Reviewing Fordlandia

Greg Grandin’s Fordlandia is reported to describe the rise and fall of Henry Ford’s Brazilian rubber plantation. In reality, Fordlandia is another striking example of the destruction and exploitation brought by capitalism.

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Reviewing The Last Trial

Scott Turow’s The Last Trial is billed as the final courtroom battle of 85-year-old defense lawyer Alejandro (Sandy) Stern. As a fan of Turow’s novels and Stern, who has appeared in all of them, I was conflicted as I began the book. While I recognize characters, like real people, must retire and even die, I kept thinking of how Sandy would go out and what would be next for the franchise.

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Reviewing the end of the Myth

Greg Grandin’s The end of the Myth: the frontier to the border wall in the mind of /America is the best look at the rise of so-called Trumpism I have read. Still, I think the book overcomplicates what is sadly too simple a reality.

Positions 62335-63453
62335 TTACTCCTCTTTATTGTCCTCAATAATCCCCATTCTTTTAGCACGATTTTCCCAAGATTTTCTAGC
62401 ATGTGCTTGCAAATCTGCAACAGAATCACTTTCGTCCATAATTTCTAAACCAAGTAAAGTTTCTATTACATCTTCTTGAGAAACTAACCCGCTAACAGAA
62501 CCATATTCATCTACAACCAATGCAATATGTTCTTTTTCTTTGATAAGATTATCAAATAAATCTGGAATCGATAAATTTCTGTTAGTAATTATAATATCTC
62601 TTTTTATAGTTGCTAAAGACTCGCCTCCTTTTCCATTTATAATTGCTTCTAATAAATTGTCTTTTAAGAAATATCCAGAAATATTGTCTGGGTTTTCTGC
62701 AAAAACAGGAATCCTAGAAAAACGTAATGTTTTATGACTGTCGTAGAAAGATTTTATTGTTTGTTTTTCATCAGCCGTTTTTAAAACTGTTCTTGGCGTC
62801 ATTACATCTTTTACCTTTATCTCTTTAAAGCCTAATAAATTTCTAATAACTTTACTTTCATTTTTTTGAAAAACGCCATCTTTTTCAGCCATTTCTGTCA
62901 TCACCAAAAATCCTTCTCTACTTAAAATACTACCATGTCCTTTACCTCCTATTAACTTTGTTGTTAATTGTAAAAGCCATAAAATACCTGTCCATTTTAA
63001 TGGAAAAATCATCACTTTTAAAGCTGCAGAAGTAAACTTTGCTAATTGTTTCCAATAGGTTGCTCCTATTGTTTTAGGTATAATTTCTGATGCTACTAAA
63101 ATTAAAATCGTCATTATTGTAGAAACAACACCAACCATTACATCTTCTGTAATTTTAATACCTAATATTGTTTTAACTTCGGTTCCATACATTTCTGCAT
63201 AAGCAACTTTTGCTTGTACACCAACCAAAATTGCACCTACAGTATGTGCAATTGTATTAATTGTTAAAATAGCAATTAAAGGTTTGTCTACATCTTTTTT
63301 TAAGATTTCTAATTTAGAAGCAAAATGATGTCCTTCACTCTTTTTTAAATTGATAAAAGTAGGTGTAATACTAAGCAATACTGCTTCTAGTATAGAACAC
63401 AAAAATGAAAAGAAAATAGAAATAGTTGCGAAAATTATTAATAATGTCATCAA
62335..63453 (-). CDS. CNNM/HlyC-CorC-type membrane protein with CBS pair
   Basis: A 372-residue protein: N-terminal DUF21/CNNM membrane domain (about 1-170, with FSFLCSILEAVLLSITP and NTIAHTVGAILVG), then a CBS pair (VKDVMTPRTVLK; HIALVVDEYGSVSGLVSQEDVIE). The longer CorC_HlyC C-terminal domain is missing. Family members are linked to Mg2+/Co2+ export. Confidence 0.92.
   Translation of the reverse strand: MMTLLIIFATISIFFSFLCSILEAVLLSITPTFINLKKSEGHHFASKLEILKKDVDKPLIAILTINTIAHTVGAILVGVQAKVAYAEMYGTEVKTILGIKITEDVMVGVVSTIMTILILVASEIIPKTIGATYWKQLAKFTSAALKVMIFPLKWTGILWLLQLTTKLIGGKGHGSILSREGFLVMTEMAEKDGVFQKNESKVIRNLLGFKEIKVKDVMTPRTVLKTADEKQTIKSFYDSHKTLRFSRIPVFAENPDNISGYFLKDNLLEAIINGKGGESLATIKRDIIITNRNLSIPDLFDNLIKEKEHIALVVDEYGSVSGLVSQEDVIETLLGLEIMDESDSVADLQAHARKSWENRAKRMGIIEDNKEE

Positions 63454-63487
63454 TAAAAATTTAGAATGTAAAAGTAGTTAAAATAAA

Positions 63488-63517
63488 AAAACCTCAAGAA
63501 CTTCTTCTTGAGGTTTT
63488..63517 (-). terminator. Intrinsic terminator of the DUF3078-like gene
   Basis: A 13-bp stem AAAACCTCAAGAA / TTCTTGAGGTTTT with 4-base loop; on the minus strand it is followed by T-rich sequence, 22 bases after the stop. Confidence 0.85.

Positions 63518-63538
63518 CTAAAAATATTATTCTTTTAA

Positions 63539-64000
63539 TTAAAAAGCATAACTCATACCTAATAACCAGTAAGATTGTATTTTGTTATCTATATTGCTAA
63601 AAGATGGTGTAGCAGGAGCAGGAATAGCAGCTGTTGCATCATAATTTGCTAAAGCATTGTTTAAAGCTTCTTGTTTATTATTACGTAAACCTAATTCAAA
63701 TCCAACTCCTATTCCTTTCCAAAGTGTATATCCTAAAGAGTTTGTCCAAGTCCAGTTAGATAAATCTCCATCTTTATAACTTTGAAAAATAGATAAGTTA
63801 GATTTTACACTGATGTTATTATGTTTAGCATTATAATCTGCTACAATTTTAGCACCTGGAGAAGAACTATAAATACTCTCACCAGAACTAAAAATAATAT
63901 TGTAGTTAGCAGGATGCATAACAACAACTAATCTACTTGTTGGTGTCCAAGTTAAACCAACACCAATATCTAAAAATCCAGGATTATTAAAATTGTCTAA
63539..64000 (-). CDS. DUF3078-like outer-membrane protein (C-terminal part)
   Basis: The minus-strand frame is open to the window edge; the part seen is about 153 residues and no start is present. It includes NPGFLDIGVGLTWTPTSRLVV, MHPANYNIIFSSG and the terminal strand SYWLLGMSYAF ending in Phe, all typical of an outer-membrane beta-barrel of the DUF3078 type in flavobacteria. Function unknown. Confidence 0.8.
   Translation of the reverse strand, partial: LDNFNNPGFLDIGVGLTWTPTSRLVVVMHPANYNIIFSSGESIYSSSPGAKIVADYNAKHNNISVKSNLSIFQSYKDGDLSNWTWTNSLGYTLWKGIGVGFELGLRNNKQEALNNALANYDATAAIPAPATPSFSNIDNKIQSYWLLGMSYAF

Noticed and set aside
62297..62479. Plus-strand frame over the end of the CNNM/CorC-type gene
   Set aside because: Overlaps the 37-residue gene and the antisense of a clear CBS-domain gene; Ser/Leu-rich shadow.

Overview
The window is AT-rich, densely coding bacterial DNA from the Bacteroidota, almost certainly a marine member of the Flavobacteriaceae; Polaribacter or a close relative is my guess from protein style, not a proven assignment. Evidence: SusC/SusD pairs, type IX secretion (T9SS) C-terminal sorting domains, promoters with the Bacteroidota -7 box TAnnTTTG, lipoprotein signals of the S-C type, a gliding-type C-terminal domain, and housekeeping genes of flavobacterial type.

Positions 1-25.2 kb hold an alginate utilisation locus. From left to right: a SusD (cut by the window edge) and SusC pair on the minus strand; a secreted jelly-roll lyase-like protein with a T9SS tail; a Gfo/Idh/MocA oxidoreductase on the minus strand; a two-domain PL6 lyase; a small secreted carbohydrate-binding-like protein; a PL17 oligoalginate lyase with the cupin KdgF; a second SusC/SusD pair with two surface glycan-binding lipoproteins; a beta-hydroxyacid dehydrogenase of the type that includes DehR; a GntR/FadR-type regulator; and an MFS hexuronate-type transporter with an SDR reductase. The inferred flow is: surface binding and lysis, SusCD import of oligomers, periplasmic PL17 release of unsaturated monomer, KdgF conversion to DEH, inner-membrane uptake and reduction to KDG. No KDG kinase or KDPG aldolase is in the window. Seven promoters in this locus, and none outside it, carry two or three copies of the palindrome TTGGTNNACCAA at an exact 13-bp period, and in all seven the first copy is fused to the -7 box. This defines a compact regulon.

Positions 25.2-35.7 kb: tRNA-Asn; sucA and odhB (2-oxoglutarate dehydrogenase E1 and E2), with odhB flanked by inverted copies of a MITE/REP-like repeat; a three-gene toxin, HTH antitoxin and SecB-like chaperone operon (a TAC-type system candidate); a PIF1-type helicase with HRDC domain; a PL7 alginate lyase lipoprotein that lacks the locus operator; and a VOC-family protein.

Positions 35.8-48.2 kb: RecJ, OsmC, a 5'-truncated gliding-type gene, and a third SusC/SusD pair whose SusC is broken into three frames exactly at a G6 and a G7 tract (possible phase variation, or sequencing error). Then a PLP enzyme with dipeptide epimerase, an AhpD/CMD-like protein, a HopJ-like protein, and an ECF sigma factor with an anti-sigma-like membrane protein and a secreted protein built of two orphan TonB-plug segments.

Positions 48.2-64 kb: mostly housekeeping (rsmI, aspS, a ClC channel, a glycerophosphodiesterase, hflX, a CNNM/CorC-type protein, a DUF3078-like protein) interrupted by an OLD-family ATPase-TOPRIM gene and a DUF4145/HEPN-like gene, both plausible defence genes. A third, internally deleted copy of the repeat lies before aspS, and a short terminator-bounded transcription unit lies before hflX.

Human nature is fundamentally selfish. Sure, there are people who don’t fall into the trap of selfishness, but most people are fundamentally selfish. The policies of nations, fueled by the rich and powerful, exploit the selfish, weak tendencies of most people to create societies based on division. As is hopefully obvious to most, by far the most common, brutal divisions stoked are race-based divisions. Throughout American history, The powerful have constantly stoke racial divisions, because a united people would reject the failed societies that give much to the few while forcing the rest to struggle.

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Reviewing the Deficit Myth

Stephanie Kelton’s The Deficit Myth is one of the most thought-provoking books I have read in years. Setting aside the fact that this reality indicates I’m a nerd, The Deficit Myth is an important contribution to our understanding of the economy and government’s involvement in the economy.

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